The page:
Fowler's toad is a medium-sized toad with a light gray, tan, brown, or greenish-gray ground color with paired dark markings on the back. Each dark spot on the back may encircle 1–6 “warts.” There is often a thin white stripe down the back. The belly is cream-colored, and there may be a dark gray spot on the chest. The oblong parotoid gland is connected to a rather shallow bony crest on the head. Makes a short, nasal “w-a-a-a-h,” lasting from 1 to 2½ seconds.
Similar species: Fowler’s toad used to be considered a subspecies of the Rocky Mountain toad (formerly called Woodhouse’s toad), but breeding call studies showed the breeding calls are quite distinct. It occurs in different parts of the state, usually lacks a chest spot, and its oblong parotoid gland is connected to a rather prominent bony crest on the head. Fowler’s toad probably hybridizes with the eastern American toad. Where this happens, intermediate characteristics will occur.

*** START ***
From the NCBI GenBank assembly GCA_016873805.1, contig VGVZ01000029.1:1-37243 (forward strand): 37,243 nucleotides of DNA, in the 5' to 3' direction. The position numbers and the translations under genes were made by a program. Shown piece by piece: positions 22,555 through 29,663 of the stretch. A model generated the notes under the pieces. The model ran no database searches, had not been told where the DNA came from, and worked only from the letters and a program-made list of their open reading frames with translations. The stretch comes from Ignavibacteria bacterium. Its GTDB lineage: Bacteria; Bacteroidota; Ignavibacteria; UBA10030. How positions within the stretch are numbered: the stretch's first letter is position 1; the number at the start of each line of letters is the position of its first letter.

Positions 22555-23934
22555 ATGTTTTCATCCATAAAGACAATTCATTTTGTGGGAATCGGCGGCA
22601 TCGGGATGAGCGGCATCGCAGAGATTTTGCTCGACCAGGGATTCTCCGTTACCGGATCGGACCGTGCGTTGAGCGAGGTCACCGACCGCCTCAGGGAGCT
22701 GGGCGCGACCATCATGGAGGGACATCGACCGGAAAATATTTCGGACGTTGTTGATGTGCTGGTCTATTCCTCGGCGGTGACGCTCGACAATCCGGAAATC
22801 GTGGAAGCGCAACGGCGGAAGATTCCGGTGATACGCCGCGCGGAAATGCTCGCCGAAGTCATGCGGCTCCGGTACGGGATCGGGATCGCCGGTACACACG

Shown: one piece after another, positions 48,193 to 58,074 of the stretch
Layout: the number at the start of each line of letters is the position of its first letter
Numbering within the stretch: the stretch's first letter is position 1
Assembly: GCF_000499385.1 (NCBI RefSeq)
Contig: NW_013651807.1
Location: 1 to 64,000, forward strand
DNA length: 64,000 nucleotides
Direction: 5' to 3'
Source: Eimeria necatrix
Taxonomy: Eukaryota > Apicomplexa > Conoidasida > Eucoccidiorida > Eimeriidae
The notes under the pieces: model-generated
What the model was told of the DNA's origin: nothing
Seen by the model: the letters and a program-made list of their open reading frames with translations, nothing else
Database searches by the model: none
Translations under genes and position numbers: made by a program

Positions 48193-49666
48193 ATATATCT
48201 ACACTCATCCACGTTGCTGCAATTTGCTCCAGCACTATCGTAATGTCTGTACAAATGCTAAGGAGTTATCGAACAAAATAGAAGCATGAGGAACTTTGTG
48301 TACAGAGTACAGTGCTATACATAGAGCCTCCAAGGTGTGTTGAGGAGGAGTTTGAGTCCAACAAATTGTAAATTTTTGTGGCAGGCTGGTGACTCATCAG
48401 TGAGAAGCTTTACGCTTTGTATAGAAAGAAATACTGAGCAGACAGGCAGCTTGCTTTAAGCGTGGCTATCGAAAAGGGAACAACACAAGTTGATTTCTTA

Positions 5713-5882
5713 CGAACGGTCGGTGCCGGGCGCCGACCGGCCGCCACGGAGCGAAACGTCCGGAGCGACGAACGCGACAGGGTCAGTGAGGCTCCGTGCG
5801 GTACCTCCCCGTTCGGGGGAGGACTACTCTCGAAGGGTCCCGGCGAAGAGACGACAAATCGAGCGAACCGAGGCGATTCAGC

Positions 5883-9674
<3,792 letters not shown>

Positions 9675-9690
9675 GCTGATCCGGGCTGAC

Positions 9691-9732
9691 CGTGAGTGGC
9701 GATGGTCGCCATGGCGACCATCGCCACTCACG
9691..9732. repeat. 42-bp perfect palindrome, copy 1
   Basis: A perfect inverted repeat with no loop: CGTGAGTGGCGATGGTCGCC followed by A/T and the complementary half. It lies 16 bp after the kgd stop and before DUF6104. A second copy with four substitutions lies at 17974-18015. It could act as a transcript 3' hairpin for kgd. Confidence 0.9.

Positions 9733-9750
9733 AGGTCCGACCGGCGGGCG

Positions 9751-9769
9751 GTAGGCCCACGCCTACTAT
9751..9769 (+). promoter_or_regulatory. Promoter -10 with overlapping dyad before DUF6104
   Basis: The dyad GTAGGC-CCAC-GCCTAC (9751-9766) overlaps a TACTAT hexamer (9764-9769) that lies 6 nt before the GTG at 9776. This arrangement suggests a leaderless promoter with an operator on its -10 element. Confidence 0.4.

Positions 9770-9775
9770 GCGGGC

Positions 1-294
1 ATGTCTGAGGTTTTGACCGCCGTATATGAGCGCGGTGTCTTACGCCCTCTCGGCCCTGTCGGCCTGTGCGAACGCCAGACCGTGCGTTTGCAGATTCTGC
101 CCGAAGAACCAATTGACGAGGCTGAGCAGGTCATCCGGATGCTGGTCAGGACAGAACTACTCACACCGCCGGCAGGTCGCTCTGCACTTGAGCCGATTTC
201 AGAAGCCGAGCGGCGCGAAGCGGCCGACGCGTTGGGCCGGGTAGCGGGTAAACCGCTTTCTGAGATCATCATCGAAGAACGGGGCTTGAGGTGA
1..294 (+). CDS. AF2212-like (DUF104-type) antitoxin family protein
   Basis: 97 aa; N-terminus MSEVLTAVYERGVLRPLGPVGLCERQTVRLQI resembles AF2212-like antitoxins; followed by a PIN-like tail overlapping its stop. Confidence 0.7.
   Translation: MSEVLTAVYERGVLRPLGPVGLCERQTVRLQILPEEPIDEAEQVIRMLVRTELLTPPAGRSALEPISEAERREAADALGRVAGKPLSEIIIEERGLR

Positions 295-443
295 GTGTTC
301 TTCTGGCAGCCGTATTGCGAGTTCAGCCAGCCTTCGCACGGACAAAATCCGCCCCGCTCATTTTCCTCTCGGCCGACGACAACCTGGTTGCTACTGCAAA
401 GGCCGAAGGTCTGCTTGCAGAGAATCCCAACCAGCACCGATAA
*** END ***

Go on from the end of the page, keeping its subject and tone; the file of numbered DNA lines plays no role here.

Length (snout to vent): 2½ to 4 inches.
Found over most of the eastern and southern parts of Missouri.
Habitat and Conservation
Found along many Ozark streams and lowlands of southern Missouri. Often found on river sand or gravel bars and in river floodplains where the soil is sandy. As with other toads, this amphibian remains hidden in burrows by day, becoming active at night to hunt.
Eats a variety of insects.
This is the common toad of gravel and sand bars along our many Ozark streams and rivers. It is also the most common toad in the Mississippi Lowlands. Apparently, it hybridizes with the Rocky Mountain toad, in a zone from north-central to central and southwestern Missouri.
Begins to breed in late April (southeastern Missouri) and May (the rest of the state) to early June. A female may lay over 8,000 eggs. The tadpoles usually hatch in less than a week. Toadlets start appearing in late June through mid-July. It takes them two years to reach maturity.
What would a gorgeous night camping on an Ozark river sandbar be, without nature’s symphony of sounds: the lapping of the water, the rasps and chirps of innumerable insects, the calls of whip-poor-wills . . . and the “wa-a-a-a-h” calls of Fowler’s toads?
Like other small amphibians, this toad provides food for several species of predators, including birds, snakes, fish, and mammals. As a hunter itself, this toad checks the populations of many insect species.